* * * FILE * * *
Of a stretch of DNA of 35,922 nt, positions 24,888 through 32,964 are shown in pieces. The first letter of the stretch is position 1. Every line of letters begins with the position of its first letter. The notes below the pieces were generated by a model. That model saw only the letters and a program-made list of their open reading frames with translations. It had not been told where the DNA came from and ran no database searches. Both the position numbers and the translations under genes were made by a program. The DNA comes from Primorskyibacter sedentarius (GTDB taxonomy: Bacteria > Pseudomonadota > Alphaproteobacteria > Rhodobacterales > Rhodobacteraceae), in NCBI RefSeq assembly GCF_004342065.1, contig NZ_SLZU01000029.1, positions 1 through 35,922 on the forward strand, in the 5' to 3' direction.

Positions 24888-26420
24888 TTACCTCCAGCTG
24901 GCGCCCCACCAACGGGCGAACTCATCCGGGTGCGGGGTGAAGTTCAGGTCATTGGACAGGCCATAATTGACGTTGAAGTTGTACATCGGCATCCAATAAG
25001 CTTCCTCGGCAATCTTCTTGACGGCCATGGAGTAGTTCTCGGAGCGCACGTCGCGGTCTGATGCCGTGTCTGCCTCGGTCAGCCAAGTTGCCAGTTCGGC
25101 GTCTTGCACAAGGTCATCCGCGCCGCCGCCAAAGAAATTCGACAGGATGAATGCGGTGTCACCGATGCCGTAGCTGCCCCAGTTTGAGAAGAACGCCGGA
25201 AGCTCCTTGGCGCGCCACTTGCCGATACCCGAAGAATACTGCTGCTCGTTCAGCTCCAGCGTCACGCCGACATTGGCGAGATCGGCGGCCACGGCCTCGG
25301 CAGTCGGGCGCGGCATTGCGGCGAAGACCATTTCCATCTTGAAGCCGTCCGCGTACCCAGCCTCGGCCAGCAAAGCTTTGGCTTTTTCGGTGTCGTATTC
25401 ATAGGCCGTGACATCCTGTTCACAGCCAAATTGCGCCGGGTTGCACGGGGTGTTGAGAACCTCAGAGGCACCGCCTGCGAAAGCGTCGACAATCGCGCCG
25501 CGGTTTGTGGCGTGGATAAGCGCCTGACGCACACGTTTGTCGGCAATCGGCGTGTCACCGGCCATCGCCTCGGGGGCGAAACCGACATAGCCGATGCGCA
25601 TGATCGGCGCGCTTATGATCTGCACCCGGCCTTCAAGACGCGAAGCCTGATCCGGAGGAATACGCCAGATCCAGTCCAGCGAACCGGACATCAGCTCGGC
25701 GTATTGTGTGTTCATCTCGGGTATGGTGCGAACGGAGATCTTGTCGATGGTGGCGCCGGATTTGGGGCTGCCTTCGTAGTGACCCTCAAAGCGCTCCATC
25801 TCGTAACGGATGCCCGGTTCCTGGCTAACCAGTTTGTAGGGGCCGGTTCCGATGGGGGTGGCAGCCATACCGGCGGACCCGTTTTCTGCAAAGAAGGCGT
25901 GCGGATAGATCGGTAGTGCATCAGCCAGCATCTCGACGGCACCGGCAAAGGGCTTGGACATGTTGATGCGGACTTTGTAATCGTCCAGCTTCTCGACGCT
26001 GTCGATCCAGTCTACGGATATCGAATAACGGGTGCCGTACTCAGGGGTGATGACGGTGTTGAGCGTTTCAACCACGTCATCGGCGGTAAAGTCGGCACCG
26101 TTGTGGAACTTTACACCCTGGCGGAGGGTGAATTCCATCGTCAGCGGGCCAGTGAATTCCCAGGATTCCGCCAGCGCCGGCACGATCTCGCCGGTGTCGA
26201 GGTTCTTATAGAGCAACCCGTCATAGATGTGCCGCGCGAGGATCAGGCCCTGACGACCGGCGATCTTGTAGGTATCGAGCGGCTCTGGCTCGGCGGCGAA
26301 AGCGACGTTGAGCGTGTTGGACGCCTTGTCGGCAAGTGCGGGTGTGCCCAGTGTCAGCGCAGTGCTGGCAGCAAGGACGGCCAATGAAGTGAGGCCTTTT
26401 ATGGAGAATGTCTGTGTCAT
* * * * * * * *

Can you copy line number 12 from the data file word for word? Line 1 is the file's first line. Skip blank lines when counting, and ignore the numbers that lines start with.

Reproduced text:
25701 GTATTGTGTGTTCATCTCGGGTATGGTGCGAACGGAGATCTTGTCGATGGTGGCGCCGGATTTGGGGCTGCCTTCGTAGTGACCCTCAAAGCGCTCCATC